BY JIM AUSTIN
THE COOPERSTOWN CRIER
Joe Booan was sworn in at noon Monday and later that evening set an aggressive agenda for the village during the board of trustees’ annual reorganizational meeting.
Before making the annual appointments and designations, Booan told board members he wanted to ``define where we are and where we want to go.’’
Booan said it is important to ``completely understand’’ the village’s financial status as the process of formulating a budget for the coming year nears completion. He said he met with the village’s auditor to gain a better understanding of that status and will take over the budget process.
``At this point, I will take control of the budget process to date and continue the hard work that the trustees have begun to prepare a budget for the fiscal year,’’ he said. The recently completed tentative budget calls for a three percent increase in the tax rate and will be the subject a public hearing April 12.
``After speaking to the auditor, it is my goal to try to keep taxes in check and provide a budget that reflects responsibility in our current economic climate. I will be working with our treasurer and trustees over the next few weeks to finalize a budget that is appropriate for our needs,’’ he told the board.
Booan also said he intends to seek a collaborative partnership with Otsego County Treasurer Dan Crowell and to open a dialogue with the county and eventually other towns to explore more cost effective ways of delivering services.
``There is much work ahead of us, but also much potential opportunity,’’ he said.
Trustees will have their work cut out for them on their board and committee assignments. Booan charged the trustees with the goal of defining the mission and setting priorities for each of the committees and boards.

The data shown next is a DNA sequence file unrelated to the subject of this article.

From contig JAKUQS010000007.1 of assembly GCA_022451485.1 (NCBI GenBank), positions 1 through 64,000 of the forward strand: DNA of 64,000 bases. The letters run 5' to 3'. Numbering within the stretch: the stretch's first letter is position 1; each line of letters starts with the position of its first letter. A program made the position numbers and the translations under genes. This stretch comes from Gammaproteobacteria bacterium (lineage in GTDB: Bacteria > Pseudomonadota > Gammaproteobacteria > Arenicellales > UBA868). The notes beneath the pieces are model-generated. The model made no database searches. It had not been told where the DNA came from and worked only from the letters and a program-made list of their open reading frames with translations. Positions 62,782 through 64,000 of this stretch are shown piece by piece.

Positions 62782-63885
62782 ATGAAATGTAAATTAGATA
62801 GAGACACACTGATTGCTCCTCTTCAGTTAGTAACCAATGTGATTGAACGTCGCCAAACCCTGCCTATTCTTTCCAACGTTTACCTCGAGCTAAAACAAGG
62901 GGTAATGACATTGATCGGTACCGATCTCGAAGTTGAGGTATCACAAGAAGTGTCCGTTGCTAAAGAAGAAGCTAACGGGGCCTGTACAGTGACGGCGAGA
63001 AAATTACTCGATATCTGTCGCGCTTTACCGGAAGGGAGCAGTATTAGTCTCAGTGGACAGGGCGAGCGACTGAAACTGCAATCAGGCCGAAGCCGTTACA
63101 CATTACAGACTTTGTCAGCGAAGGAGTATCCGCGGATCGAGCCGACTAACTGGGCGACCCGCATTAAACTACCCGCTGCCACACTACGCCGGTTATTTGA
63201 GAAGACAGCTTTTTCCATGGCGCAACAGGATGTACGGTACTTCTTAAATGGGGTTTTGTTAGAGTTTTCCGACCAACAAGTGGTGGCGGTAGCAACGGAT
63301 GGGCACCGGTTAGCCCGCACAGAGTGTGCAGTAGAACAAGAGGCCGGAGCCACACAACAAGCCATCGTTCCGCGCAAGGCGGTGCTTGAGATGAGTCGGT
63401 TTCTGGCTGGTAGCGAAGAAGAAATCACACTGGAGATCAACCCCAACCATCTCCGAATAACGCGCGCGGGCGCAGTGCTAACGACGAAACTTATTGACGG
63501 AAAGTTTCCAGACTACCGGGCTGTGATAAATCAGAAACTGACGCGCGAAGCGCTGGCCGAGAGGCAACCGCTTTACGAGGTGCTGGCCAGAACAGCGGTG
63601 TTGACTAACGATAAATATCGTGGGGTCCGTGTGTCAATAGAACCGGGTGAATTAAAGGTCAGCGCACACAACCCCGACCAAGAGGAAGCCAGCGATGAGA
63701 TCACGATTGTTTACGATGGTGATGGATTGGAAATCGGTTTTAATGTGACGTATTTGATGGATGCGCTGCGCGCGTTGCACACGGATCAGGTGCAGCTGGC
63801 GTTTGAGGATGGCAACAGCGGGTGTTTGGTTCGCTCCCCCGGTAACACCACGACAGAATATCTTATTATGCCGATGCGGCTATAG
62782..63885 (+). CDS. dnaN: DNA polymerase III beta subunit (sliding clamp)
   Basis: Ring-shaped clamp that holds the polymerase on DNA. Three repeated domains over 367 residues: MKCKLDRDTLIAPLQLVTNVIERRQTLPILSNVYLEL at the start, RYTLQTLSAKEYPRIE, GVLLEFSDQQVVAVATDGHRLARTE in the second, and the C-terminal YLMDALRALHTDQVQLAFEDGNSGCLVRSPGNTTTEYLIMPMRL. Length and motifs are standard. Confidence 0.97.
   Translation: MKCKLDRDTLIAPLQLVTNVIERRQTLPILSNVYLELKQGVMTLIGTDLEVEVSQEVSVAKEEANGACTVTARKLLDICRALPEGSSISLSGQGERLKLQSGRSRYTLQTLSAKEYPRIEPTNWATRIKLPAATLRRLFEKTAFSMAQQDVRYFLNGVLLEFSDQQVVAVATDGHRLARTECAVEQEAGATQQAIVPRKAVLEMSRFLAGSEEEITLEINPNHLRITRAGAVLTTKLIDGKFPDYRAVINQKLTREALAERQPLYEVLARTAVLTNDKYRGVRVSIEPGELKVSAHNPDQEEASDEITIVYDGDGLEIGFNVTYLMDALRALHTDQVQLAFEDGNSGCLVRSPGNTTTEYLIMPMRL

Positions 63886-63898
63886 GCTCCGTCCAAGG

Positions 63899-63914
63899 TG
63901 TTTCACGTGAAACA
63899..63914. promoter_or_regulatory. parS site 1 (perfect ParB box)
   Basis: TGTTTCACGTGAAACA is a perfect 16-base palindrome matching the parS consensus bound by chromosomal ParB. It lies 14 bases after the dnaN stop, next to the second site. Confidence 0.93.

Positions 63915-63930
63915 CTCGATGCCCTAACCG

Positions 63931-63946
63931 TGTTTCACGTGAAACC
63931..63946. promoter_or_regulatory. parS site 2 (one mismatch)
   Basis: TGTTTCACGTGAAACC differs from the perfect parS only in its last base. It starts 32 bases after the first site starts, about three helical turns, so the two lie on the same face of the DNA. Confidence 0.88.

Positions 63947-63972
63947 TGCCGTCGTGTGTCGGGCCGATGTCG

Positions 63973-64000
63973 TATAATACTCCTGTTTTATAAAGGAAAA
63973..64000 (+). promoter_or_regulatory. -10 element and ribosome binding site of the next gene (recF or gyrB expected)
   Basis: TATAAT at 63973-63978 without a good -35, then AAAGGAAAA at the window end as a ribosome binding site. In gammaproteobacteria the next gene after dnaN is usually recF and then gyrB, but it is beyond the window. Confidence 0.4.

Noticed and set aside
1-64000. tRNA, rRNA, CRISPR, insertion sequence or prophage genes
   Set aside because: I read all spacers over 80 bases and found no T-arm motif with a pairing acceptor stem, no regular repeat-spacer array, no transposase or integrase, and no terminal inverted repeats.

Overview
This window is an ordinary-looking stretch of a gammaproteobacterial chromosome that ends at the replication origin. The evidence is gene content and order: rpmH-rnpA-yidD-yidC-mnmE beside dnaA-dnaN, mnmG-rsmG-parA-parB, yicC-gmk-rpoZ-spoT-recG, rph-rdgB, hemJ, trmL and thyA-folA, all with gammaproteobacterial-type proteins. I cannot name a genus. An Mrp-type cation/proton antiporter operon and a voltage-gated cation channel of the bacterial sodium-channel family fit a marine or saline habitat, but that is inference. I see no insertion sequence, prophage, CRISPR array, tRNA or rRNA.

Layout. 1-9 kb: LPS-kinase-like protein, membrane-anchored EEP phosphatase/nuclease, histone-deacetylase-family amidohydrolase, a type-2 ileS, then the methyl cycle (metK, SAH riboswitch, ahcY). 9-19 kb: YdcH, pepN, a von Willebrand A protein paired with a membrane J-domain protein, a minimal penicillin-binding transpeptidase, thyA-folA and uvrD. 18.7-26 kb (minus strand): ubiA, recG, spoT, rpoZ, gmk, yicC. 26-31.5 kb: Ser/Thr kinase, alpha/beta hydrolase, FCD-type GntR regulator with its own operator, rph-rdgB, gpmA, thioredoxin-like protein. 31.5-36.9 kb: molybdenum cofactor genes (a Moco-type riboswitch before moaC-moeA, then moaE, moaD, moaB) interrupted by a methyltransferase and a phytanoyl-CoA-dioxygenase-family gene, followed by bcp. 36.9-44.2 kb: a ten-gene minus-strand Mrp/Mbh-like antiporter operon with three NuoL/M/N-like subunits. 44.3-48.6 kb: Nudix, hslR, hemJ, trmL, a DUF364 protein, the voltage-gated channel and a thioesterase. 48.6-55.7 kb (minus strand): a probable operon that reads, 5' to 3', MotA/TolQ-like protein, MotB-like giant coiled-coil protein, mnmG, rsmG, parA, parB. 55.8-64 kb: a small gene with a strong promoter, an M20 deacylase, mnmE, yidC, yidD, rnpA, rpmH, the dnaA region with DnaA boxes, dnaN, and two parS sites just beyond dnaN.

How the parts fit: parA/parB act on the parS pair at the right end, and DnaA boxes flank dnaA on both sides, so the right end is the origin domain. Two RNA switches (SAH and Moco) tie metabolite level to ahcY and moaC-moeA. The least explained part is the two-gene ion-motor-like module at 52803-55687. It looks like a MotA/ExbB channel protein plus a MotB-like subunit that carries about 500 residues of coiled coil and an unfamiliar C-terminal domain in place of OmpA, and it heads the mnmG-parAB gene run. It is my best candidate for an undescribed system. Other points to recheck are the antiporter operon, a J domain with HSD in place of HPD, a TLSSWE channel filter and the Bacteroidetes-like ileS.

``It is imperative that each committee set both short- and long-term goals; goals that we are to accomplish within the next three months, goals that we want to have accomplished by this time next year.
I will hold committees to these goals and measured outcomes. The mayor said he will provide recommendations prior to the initial meetings in an effort to facilitate the process, which he wants completed by the June board meeting.
Committee and boards are also being asked to compile an updated inventory of assets, their status, and plans to upgrade, alter or improve them.
Each chair is expected to have that report completed in July.
``All trustees must understand our status to help participate in meaningful conversations about how to allocate our resources,’’ he said.
Booan, who consolidated some committees during the reorganizational meeting wants to continue to look at the structure of village government to determine if it is the most efficient structure or ``if we have continued to create an expanding bureaucracy that may have lost its sense of mission, and therefore has become less effective.’’
In August, after the tasks have been completed, Booan wants to produce a ``state of our village report’’ for residents.
``It will be a summary of where we are, and what direction we hope to steer our village,’’ he said.
BY JIM AUSTIN
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